As promised, President-elect Barack Obama has made rolling out broadband one of the centerpieces in his economic recovery plan.
In a speech at George Mason University in Virginia suburbs of DC, Obama outlined the plan, saying that it included "Expanding broadband across America, so that a small business in a rural town can connect and compete with their counterparts anywhere in the world."
He telegraphed that plank in a weekly radio address early last month, and various communications constituencies have been weighing in with their recommendations on how to achieve that universal broadband rollout after a meeting with Obama transition team leaders last month.
President-elect Obama said the overall economic recovery plan could create 3 million jobs, mostly in the private sector.
Obama said part of the plan would also be "reforming a weak and outdated regulatory system." Reforms for the FCC was another subject of that transition team meeting.
Obama said he wanted to pass the recovery plan within the next few weeks, saying he would work day, nights and weekends. He called on Congress to work with him.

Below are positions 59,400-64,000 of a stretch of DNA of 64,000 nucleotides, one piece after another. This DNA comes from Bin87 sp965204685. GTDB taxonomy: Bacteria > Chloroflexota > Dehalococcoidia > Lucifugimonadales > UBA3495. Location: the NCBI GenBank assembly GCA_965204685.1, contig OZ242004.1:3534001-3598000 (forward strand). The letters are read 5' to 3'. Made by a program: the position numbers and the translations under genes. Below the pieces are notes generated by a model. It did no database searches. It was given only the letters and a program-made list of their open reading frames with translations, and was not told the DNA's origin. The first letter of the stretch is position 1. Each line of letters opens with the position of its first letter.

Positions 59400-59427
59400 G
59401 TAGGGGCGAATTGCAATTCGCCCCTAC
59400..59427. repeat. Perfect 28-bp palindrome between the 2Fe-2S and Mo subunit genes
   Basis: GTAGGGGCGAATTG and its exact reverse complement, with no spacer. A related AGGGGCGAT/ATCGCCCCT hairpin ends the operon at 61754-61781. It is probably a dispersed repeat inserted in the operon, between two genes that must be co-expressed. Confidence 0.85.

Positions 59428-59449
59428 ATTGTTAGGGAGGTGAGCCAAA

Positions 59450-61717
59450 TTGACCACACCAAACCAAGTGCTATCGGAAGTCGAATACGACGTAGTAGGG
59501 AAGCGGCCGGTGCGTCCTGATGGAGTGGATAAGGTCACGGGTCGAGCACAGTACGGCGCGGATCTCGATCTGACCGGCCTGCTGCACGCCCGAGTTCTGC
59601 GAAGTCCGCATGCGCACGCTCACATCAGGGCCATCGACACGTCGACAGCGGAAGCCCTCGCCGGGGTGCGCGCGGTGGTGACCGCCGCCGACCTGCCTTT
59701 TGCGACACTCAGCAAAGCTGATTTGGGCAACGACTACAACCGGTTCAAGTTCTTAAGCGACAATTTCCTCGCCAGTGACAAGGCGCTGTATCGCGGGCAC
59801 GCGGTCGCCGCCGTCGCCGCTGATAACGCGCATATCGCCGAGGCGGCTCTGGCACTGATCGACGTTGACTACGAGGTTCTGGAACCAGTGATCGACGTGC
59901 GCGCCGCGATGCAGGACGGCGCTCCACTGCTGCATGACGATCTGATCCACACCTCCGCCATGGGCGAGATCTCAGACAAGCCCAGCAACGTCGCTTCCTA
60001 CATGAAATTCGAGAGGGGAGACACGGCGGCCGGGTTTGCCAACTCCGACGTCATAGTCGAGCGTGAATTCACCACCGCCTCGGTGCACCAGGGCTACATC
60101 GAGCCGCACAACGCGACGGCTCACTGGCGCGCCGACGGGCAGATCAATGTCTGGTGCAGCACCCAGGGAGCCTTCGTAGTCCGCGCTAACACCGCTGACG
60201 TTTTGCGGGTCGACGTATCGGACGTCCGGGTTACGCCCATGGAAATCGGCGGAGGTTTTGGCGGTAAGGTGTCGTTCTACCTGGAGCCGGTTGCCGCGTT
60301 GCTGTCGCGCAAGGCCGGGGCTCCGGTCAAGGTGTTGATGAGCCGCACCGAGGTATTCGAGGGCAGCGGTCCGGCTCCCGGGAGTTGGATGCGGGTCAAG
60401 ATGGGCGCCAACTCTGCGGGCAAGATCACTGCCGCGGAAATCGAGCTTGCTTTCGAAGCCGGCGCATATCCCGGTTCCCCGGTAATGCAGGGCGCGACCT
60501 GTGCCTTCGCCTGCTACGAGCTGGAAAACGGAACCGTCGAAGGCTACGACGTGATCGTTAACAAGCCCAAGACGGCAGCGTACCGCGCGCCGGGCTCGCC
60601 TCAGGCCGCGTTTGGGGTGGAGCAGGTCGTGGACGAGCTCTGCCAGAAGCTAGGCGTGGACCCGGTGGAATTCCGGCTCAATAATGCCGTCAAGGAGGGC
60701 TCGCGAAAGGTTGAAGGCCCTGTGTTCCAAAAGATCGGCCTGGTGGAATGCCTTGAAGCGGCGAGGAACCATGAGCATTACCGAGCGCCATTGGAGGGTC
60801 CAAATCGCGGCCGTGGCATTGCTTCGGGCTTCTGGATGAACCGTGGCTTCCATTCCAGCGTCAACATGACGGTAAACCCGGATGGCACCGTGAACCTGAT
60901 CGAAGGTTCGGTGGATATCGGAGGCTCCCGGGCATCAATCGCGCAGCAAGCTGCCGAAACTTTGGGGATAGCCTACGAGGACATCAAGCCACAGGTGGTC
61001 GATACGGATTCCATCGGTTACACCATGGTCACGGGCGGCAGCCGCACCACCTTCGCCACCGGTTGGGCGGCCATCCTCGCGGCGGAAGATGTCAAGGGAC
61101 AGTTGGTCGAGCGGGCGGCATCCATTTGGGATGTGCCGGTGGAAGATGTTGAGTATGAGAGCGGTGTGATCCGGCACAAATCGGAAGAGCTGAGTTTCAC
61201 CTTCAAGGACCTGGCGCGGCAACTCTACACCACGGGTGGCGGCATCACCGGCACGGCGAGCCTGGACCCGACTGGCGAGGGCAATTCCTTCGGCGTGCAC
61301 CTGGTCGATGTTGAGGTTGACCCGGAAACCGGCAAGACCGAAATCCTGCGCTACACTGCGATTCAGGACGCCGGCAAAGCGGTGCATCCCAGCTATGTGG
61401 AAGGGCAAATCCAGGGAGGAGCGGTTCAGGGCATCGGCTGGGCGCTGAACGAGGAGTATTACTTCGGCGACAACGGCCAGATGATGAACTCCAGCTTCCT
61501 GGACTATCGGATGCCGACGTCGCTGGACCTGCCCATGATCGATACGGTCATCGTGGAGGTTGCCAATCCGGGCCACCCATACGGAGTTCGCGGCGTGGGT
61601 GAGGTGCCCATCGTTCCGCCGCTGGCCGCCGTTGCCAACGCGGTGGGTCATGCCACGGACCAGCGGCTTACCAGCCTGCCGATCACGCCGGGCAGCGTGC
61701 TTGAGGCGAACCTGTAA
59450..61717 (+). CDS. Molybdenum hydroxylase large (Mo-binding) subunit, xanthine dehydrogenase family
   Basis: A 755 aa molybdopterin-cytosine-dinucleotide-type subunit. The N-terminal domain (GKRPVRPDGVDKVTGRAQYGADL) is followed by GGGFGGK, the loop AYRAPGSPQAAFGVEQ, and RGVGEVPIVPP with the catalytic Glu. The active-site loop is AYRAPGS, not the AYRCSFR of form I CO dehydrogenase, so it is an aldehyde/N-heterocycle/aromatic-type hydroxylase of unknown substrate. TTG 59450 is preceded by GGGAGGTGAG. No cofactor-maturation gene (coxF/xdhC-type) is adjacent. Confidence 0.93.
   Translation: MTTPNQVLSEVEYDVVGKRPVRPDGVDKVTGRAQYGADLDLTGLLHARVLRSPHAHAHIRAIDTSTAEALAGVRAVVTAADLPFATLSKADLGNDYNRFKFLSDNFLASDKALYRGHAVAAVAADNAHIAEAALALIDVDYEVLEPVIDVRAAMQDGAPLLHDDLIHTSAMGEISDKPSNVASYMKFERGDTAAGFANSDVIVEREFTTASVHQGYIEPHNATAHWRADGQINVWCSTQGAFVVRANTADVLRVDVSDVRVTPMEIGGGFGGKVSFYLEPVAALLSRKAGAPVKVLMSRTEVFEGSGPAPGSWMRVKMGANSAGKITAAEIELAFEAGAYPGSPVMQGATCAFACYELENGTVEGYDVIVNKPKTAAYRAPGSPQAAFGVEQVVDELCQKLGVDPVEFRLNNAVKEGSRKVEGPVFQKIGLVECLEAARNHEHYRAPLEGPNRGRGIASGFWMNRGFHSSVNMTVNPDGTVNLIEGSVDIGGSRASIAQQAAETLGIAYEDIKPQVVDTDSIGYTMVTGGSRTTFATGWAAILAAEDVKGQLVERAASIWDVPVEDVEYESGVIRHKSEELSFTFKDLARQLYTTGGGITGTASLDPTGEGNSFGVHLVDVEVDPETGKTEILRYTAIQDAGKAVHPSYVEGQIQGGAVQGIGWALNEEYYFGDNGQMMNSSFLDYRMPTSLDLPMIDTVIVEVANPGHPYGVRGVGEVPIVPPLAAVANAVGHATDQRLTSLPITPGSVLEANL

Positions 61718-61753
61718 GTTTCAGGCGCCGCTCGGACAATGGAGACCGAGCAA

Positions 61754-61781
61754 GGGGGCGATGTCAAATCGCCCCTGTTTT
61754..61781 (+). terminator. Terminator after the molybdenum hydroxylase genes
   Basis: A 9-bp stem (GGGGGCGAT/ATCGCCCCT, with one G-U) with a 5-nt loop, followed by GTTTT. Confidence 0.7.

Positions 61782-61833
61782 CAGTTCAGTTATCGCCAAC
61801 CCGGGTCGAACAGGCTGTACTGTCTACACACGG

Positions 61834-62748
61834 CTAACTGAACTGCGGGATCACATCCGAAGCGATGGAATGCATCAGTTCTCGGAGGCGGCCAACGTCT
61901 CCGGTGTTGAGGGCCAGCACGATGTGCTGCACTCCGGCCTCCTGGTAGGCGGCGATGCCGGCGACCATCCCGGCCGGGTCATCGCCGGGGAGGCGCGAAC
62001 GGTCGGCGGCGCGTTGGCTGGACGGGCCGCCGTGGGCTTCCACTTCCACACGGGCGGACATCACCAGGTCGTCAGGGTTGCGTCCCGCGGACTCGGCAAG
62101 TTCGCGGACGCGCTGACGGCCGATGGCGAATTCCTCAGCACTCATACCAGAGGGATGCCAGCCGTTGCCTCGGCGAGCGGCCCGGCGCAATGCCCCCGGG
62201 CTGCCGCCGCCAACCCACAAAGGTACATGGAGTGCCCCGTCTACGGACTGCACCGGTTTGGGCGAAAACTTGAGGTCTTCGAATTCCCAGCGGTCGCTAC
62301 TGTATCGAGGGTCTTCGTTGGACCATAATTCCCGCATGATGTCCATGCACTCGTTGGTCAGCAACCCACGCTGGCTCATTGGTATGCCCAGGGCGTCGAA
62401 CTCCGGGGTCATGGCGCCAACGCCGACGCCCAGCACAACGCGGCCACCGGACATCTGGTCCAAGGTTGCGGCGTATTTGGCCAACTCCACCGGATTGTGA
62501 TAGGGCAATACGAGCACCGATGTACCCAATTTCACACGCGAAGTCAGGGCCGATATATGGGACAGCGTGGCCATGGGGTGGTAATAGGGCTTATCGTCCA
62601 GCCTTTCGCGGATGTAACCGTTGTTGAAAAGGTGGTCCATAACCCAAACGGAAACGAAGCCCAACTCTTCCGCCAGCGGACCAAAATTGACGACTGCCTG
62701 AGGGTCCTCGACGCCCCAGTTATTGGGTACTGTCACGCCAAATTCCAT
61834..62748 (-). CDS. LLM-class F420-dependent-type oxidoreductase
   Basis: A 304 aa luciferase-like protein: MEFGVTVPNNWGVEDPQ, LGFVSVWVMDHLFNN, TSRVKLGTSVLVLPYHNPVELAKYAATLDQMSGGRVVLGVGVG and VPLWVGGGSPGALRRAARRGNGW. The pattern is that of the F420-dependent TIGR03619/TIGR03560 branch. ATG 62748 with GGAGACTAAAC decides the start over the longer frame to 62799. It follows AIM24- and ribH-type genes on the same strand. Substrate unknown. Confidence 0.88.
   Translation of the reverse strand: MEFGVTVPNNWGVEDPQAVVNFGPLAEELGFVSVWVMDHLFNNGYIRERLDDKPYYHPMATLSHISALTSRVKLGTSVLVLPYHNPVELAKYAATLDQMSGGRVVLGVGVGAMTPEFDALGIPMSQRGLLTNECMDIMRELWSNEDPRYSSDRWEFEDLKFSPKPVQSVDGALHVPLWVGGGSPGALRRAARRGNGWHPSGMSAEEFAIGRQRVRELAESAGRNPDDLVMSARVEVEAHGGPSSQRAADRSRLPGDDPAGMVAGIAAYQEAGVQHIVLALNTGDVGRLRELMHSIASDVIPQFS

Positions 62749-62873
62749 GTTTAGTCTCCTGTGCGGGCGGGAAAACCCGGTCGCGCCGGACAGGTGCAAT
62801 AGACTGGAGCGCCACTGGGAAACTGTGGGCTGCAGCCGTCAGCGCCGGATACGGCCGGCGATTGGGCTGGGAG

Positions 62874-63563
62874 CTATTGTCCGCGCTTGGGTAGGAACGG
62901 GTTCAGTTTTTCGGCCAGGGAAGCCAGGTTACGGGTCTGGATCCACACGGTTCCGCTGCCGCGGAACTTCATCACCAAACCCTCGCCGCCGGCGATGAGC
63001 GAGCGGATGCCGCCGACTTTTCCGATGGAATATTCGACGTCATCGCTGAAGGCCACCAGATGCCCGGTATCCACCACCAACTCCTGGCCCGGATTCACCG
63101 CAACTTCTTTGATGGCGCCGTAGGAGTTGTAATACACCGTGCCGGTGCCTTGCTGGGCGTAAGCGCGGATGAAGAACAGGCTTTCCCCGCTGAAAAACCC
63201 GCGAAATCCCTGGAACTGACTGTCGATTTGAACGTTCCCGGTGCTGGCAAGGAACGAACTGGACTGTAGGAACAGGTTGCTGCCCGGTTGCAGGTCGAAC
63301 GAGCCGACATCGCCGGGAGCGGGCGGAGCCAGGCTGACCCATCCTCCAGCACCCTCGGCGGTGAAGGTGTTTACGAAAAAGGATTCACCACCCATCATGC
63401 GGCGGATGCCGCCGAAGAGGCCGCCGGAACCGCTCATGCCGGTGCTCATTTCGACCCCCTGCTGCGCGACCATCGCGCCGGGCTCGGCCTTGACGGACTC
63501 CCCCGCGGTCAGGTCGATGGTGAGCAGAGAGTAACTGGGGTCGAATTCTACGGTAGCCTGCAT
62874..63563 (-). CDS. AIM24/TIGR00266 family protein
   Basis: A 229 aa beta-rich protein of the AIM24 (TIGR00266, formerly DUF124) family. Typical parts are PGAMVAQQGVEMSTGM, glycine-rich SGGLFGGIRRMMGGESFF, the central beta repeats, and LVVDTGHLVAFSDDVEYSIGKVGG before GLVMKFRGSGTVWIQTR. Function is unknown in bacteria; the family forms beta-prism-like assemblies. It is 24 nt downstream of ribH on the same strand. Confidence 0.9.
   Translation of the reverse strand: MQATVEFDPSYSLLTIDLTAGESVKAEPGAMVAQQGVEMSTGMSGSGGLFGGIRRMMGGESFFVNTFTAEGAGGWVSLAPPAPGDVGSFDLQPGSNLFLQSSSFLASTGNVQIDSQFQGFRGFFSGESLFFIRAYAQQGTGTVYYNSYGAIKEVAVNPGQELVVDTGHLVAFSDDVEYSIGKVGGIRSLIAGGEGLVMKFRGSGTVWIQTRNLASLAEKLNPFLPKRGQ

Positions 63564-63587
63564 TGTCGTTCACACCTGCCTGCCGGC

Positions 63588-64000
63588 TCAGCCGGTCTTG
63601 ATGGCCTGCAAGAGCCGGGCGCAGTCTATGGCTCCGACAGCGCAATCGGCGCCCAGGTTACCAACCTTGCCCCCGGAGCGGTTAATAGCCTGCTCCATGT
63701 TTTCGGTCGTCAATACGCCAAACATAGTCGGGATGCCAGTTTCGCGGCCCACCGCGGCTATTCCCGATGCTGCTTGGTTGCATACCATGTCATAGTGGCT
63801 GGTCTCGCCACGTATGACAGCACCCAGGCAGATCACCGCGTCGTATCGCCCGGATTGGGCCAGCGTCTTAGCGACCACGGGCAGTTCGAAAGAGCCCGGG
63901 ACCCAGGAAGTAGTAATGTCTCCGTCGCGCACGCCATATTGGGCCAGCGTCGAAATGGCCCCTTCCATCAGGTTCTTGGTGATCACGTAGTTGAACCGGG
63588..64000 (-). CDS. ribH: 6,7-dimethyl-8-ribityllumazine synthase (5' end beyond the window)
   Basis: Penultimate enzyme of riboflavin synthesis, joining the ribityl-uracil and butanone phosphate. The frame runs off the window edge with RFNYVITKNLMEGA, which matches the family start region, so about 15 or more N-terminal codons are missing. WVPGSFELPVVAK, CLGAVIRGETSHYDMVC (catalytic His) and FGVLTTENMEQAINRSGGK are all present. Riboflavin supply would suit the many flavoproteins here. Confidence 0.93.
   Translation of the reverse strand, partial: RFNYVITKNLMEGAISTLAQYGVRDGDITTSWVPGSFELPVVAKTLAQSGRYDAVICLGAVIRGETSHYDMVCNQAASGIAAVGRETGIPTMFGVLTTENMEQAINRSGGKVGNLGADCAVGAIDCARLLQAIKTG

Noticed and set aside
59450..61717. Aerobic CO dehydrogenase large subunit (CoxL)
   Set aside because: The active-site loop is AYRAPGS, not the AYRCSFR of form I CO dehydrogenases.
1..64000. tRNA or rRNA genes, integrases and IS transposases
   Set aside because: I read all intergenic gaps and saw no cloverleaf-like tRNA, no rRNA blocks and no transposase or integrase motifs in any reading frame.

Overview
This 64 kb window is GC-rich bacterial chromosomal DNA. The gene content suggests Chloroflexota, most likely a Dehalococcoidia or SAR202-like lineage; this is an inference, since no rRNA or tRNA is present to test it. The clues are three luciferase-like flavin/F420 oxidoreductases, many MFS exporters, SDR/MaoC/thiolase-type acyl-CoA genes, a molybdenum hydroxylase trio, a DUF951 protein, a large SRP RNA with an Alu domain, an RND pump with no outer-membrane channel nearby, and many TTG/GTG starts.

Most industry players concede that there needs to be greater stimulus for broadband rollout, but there are disagreements over how relevant the rankings are given that some of the leading countries are smaller and easier to wire. They also disagree on the best way to close the gap.
Network operators also argue that network neutrality legislation, which the president-elect also supports, could discourage broadband investment and the ubiquitous roll-outs Obama seeks.
One proposal the FCC has been considering is to reform the government-run, telecommunications company-funded subsidy of rural telecommunications to underserved communities--the Universal Service Fund--to help fund the broadband rollout.
FCC Chairman Kevin Martin has also proposed creating a baseline free Internet service as part of an upcoming auction a national wireless spectrum license, and recently agreed to allow unlicensed devices like laptops to share broadcast spectrum, in part to boost broadband penetration. The spectrum is beachfront property because it travels easily through walls and other obstructions.
In addition, both Congress and the FCC have taken steps to improve collection of broadband data, including upping the definition of high-speed access and tightening the definition of what qualifies as access. For example, the FCC used to define as having broadband any Zip Code with even one subscriber.